|“No day was ever more clouded than the present.” George Washington, 1786. Though dust and debris clouded Sept. 11, this statement was uttered in an even darker time when the United States of America teetered between anarchy and tyranny after the Revolutionary war and prior to drafting the Constitution of the United States. On Sept. 11 our Constitution provided the strong framework to immediately respond to crisis. What would we have done without it?
“We cannot hallow this ground, the brave… living and dead… have consecrated it” Abraham Lincoln, Gettysburg Address, 1863. After the devastation at Gettysburg during the Civil War, Abraham Lincoln was given the daunting task of dedicating the Gettysburg battlefield where, four months earlier, approximately 46,000 casualties had been suffered by fellow Americans. On Sept. 11 we understood a degree of how President Lincoln felt, though about ten times as many were lost in Gettysburg as Sept. 11, 2001.
“Proclaim liberty throughout all the land…” The Liberty Bell, 1775, from Leviticus 25:10. One of the most important liberties proclaimed by the Founding Fathers was the liberty of religious worship; Founders recognized that religion provided strength to their homes and nation. We found the same strength Sept. 11, ought we not to draw on it daily?
“I only regret that I have but one life to lose for my country.” Nathan Hale, 1776. (The word “lose” in the original quote was changed to “give” for this recording.) In the Revolutionary War, Nathan Hale uttered these final words as he was shamefully hung as a spy; his love for America has since inspired millions. We do not always know the good we do when we commit to what we feel is right.
“Let’s roll.” Todd Beamer, 2001. Representative of the patriots who fought the hijackers and all who risked their own lives to save others. Sept. 11, 2001 heroism was as great as any in history. The most significant way to honor all heroes is to uphold the things they were willing to die for and to collectively build a living monument of kindness and strength in their name.
“Never give up.” “God Bless America.” “Take my hand.” “I’ll help you.” “We’ll make it.” All responses of Americans as they reached out, 2001. Sept. 11 unleashed a noble part of America, and the world, that should never be lost. We have seen the power of these unselfish expressions. Shall we not continue?
“We hold these truths to be self-evident, that all men are created equal…” Declaration of Independence, 1776. The founding fathers believed that every person was important and deserved protection regardless of birth or rank. Through that belief they created a land whose opportunities surpassed any in the history of the world, and where law applied equally to all.
“…As for me, give me liberty, or give me death!” Patrick Henry, 1775. In supporting US independence, Patrick Henry clearly expressed the value of freedom. We all experienced fear on Sept. 11, 2001, wondering just how extensive the terrorism would be. There are many in the world who currently live their entire lives in that kind of fear because their country does not have a Bill of Rights. We should not take our Bill of Rights too lightly, nor surrender it too easily.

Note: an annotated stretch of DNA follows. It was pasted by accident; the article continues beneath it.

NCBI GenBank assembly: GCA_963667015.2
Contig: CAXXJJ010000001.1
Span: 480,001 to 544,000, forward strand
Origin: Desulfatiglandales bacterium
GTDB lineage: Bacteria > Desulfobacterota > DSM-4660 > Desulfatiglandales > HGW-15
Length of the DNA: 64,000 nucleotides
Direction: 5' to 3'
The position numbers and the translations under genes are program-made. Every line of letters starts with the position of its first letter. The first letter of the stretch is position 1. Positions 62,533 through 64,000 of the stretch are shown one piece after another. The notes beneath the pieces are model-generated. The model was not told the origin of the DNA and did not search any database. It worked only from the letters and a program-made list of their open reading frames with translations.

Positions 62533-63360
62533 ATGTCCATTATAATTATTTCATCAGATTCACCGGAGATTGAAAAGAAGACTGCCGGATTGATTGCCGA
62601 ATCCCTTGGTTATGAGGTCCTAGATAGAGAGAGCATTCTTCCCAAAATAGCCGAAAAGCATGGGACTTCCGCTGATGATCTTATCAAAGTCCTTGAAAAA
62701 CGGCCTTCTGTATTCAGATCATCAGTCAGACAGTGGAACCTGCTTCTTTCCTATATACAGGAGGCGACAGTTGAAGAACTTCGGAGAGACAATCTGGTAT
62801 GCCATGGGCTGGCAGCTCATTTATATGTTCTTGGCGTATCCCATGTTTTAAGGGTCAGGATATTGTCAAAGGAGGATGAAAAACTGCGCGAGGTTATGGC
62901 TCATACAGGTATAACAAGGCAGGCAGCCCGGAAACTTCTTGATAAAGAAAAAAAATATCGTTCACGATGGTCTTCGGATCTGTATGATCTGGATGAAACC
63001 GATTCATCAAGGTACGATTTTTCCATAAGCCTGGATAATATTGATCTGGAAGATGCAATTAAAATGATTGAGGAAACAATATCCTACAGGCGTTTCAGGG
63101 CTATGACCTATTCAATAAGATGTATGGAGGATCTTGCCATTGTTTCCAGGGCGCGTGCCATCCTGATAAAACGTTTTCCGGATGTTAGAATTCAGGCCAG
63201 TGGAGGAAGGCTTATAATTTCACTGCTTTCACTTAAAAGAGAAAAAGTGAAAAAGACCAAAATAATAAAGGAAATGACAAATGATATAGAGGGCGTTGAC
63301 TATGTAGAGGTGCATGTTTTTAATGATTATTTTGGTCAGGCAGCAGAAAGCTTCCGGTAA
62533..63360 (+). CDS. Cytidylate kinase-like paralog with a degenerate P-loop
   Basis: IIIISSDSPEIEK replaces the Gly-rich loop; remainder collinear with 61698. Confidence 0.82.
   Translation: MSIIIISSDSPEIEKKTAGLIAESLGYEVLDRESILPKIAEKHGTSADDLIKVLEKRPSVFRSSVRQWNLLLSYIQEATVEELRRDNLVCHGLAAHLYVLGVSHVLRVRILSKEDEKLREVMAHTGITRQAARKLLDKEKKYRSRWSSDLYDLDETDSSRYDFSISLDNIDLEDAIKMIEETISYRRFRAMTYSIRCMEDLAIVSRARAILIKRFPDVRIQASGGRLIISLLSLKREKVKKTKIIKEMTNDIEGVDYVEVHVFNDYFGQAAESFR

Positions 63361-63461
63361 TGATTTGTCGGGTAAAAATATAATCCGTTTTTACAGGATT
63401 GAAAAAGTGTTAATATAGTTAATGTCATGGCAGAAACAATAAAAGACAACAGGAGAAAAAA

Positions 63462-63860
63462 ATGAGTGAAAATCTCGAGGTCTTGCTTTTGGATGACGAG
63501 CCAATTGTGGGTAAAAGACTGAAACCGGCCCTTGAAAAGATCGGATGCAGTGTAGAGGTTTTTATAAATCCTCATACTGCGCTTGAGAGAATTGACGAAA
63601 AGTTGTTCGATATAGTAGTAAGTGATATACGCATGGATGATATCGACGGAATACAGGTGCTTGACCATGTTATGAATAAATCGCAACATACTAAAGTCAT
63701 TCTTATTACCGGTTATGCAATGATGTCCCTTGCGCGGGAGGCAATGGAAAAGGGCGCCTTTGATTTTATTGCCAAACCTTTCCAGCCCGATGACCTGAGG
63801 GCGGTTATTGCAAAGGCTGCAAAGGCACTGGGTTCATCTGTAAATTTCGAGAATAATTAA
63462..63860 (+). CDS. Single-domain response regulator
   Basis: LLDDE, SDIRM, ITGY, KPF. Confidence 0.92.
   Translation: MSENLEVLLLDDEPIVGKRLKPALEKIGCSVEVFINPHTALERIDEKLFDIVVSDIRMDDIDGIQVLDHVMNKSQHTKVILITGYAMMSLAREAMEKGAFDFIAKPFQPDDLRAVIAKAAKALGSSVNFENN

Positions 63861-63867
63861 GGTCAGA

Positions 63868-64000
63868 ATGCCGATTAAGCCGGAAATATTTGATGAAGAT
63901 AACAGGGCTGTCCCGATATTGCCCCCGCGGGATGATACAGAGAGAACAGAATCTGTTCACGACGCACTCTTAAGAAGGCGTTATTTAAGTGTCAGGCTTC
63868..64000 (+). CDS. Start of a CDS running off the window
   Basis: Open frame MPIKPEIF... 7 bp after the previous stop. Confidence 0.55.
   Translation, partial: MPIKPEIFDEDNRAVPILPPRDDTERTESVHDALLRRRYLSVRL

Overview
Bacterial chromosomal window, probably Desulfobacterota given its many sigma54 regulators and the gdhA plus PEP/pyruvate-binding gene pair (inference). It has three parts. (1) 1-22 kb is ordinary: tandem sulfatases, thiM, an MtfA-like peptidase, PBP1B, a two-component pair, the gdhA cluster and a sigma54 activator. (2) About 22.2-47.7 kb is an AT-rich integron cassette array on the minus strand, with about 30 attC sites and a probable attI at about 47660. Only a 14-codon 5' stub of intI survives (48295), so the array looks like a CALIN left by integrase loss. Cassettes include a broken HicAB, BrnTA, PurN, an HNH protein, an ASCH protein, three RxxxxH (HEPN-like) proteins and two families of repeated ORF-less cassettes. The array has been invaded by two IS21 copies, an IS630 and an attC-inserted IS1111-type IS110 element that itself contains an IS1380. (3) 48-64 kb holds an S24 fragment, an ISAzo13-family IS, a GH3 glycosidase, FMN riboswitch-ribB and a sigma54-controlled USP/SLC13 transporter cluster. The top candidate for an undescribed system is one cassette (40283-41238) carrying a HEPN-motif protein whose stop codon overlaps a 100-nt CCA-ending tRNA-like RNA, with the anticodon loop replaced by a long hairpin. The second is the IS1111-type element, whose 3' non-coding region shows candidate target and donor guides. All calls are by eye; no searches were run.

“Only a virtuous people are capable of freedom.” Benjamin Franklin. Perhaps the greatest threat to any country is from within. While setbacks can come from without, if a country has character within, they will always find the strength to overcome.
“We here highly resolve that these dead shall not have died in vain; that this nation shall have a new birth of freedom; and that this government of the people, by the people, for the people, shall not perish from the earth.” Abraham Lincoln, Gettysburg Address, 1863. Lincoln’s words are no less applicable today. We never know when we will be called to defend freedom; but freedom must always be defended. “Some have fought with a sword, some defend with a pen. But the fight for freedom never ends.”
“..with liberty and justice for all.” Pledge of Allegiance. First recited 1892, Official Congressional acceptance, 1954. The concept of “liberty and justice for all” provided an atmosphere where creativity could flourish. Scholars agree that because of patent protection within the Constitution of the United States, more has been technologically accomplished world-wide in 200 years than the previous 6,000, propelling us from horse and buggy to the space age. The Constitution is as important now as when it was drafted.
“United we stand, divided we fall; shall we not shape history to our favor?” Echoed in support of the Declaration of Independence, 1776. In 1776 loyal patriots were a small percent of the United States population, perhaps as little as 3-5%. Yet, united they created the greatest government in history. Should we not take courage from their example and realize that we, too, have the ability to shape history and that out of small things can proceed that which is great?
“America is great because she is good. If she ever ceases to be good, she will cease to be great.” Unknown historical figure. A timeless utterance, applicable to any people, any time, and any noble country.
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